Depeche Mode Play Brooklyn’s Barclays Center, Throw Black Celebration for Faithfully Devoted
As far as intros go, 'Welcome to My World' was neat but redundant, a red carpet rolled down your own front steps. Taking the stage Friday night (Sept. 6) at the Barclays Center in Brooklyn, N.Y., Depeche Mode faced an arena full of people whose average age hovered well north of 30, and whose faith in and devotion to these broody-sexy U.K. synth-pop lifers spans decades.
The Mode's world is familiar, well explored, hardly their own. Singer Dave Gahan -- still the tattooed, glitter-doused electro Elvis he's always been -- has gone places and done things unthinkable to most fans. But it's all there in the songs, written with somber elegance by partner and musical mastermind Martin Gore, and in that sense, he's never really been alone.
Depeche Mode know where they stand with their audience, and Friday night at the Barclays, they opened the show as they have throughout this latest tour, following 'Welcome to My World' with 'Angel,' another song from 'Delta Machine,' released earlier this year to a critical reaction perhaps best described as relieved. Their 13th studio set is a good record, and these two tracks are solid if not stunning. As show kickoffs, they'd be risky for anyone but the Mode, but Gahan, Gore and silent third member Andy Fletcher have 'Walking In My Shoes' cued up next, so a big reaction is just around the corner.
So comfortable are the Mode that they pair 'Precious,' from 2005's 'Playing the Angel,' with an ill-conceived video starring a bunch of dogs. Depeche Mode are supposed to be about sex and sin and leather pants, not cuddly puppies. And yet Barclays fans hung with them, enthusiastic but not quite ecstatic as the band pushed dutifully through the latter-day single. For all his shimmying and gyrating, Gahan couldn't mask Depeche Mode's workmanlike approach to much of the set, and more than two decades after they emerged as unlikely stadium gods, they've learned how to rock a big room without expending too much energy.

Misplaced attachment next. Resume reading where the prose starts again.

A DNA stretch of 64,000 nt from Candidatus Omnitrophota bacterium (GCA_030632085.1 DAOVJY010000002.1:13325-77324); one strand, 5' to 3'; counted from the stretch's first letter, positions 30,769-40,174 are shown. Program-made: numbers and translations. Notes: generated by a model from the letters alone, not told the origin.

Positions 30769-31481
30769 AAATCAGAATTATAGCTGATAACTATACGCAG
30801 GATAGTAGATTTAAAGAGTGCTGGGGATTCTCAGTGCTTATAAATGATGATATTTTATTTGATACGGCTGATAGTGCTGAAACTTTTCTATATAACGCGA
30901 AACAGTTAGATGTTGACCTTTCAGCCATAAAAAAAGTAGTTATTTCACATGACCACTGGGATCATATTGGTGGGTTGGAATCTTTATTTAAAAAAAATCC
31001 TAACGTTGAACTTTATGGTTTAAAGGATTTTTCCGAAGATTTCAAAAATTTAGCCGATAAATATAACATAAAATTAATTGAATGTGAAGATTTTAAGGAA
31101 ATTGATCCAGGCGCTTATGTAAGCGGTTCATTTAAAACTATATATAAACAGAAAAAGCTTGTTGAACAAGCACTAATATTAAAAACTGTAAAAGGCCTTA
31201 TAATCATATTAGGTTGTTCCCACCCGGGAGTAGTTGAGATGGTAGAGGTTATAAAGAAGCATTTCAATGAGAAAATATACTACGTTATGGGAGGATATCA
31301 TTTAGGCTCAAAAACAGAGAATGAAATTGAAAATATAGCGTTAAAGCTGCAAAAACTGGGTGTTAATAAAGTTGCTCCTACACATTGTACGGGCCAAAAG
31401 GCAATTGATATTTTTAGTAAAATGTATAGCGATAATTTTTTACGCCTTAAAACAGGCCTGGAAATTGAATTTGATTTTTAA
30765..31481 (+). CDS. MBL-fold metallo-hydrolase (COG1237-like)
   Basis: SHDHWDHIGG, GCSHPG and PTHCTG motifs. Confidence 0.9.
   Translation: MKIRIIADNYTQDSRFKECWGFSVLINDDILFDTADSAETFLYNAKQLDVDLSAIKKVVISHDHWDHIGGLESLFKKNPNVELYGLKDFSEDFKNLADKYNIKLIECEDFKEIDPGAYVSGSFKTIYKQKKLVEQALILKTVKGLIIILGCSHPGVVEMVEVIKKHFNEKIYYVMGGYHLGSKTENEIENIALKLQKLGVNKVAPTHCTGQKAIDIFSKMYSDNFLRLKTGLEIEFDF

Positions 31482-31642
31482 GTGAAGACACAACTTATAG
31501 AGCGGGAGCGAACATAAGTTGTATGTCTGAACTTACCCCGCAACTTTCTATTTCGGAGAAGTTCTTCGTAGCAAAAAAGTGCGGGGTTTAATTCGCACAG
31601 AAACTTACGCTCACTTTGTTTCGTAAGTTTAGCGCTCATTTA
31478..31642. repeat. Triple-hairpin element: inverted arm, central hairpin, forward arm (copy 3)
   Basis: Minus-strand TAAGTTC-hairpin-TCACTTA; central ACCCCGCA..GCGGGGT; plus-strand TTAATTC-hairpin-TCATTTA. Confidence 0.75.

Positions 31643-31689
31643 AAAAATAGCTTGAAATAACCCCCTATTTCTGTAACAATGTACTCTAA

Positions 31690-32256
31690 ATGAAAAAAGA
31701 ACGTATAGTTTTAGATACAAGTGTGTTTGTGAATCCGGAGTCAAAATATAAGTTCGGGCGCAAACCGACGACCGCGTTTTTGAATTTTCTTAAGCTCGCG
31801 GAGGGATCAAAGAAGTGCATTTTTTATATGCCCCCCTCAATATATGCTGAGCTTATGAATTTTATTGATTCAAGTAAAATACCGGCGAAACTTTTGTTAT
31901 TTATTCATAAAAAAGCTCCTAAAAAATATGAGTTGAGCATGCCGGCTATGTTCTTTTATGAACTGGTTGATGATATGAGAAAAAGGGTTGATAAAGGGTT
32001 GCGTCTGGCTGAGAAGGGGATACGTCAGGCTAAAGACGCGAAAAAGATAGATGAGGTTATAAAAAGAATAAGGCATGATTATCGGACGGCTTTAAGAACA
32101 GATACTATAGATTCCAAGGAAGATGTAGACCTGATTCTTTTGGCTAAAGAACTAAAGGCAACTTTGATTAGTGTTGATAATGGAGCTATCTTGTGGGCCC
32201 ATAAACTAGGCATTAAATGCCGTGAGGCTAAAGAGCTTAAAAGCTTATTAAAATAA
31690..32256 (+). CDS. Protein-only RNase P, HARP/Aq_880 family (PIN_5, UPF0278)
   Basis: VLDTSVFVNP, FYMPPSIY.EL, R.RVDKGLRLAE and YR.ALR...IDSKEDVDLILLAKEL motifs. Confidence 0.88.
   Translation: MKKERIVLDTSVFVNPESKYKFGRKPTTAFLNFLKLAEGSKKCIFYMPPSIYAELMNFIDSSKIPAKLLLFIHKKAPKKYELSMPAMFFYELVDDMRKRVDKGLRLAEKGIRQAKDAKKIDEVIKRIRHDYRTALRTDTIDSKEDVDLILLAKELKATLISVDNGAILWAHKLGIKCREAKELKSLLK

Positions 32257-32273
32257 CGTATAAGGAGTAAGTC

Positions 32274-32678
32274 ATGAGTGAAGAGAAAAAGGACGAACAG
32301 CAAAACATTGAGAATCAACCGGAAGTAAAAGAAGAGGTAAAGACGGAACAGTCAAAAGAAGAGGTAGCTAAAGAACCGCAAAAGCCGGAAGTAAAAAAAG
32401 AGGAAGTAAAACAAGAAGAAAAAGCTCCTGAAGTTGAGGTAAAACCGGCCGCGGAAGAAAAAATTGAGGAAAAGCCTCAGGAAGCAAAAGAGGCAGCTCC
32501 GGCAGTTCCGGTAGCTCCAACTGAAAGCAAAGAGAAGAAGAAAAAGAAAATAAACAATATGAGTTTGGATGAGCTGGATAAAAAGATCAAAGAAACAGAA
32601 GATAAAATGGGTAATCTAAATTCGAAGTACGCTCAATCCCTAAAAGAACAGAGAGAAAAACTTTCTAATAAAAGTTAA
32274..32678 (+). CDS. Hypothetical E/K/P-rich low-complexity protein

The video accompanying 'Enjoy the Silence,' one of their smash hits from the 'Violator' album, features female contortionists smushed up against a glass wall, and that, like the laughable doggie clip, went over just fine. Words are very unnecessary, and the same apparently goes for kind of innovative audio-visual displays the Mode used to roll out for these global arena treks.
The focus these days is the songs -- old and new -- and after closing with 'Personal Jesus,' their other 'Violator' chartbuster, they returned for an encore that included the early bubblegum hit 'Just Can't Get Enough' (incongruous but always totally welcome) and a slowed-down, holy-rolling 'Halo.'
They closed with 'Never Let Me Down Again,' a late-'80s classic they might have opened with. Going to see Depeche Mode these days is like taking a ride with your best friends and hoping they don't disappoint you. By making good on their end of the unspoken bargain -- "You suspend some disbelief, we'll give you a black celebration no one else can deliver" -- they've yet to really go wrong.